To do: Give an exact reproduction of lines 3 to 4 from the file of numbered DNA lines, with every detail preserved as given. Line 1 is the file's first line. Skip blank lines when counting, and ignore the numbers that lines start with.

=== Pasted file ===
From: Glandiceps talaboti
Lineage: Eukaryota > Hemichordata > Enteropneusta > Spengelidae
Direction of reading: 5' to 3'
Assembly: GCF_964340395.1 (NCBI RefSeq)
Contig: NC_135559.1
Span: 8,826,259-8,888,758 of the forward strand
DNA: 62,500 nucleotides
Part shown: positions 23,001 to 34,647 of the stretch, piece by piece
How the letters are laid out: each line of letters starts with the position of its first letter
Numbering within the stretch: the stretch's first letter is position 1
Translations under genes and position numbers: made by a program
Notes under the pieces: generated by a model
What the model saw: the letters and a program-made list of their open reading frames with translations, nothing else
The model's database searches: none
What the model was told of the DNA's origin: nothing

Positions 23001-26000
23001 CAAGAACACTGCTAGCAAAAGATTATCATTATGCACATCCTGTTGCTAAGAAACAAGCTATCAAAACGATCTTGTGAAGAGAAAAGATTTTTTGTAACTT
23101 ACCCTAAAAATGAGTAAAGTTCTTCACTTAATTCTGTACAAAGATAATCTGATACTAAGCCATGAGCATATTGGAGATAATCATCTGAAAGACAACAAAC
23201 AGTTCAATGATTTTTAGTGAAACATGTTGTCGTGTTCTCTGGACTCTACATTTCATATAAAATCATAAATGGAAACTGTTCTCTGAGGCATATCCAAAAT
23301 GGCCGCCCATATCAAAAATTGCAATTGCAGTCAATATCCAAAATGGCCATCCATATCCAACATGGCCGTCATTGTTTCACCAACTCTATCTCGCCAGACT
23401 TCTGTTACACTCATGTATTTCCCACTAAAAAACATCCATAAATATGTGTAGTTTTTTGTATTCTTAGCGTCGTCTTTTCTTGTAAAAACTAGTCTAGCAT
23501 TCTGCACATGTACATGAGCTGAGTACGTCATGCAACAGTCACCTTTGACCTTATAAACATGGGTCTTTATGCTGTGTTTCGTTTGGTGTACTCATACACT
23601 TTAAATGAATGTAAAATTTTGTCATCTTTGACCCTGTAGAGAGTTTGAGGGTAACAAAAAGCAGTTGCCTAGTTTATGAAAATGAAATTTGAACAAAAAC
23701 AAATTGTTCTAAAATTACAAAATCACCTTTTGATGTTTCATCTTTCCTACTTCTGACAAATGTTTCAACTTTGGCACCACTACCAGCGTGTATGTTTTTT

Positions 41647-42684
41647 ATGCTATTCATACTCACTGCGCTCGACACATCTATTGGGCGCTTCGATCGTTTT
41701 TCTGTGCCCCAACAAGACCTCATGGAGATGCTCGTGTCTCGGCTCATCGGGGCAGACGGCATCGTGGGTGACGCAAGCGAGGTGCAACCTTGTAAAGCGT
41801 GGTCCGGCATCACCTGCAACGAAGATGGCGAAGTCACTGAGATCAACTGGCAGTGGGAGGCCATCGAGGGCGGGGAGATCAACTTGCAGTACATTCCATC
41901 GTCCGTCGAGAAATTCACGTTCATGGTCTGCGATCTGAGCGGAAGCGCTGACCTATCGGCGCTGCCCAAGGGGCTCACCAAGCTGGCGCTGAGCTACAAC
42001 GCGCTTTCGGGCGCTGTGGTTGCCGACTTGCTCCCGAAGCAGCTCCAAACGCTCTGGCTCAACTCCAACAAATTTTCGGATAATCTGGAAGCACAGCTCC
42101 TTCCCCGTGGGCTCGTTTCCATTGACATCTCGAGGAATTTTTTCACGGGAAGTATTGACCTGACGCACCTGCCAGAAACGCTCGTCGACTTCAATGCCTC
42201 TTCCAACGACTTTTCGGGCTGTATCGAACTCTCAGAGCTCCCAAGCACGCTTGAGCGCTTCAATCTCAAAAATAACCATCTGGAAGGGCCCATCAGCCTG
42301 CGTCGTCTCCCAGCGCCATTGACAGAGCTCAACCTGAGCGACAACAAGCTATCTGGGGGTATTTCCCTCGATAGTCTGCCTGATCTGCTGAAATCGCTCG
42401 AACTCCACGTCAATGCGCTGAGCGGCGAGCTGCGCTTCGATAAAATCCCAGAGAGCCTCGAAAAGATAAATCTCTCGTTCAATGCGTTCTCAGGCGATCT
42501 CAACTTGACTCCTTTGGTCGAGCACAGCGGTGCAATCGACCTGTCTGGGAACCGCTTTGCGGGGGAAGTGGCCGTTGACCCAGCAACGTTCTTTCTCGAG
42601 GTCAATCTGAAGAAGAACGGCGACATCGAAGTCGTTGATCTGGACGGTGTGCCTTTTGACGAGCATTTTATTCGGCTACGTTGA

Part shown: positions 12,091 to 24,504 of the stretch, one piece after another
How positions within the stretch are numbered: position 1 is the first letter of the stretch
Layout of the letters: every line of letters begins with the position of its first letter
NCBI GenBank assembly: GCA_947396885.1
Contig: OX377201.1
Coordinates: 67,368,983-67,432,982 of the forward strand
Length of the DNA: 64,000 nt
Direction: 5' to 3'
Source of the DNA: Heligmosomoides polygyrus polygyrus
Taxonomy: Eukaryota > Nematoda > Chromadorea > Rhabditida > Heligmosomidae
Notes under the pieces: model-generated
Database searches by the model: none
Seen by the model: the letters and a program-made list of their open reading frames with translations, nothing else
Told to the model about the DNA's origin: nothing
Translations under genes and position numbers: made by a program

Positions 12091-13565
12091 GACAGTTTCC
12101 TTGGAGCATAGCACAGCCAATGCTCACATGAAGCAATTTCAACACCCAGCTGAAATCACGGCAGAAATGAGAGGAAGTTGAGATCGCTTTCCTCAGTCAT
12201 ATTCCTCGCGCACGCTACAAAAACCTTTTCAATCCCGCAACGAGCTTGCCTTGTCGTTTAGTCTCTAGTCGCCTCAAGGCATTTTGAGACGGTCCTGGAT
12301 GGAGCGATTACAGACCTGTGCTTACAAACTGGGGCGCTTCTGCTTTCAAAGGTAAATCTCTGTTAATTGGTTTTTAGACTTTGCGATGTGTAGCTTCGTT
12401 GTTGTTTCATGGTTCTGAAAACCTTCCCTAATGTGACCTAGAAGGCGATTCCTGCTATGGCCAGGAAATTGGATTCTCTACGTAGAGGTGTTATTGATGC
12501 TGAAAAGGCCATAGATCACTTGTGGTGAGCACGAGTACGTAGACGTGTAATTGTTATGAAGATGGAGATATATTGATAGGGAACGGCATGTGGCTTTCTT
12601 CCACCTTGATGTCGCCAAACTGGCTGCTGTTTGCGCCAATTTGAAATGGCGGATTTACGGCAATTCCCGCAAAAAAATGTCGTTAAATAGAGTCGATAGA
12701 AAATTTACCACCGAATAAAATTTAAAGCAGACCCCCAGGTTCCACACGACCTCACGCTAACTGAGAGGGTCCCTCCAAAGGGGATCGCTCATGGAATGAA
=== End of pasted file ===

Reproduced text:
Direction of reading: 5' to 3'
Assembly: GCF_964340395.1 (NCBI RefSeq)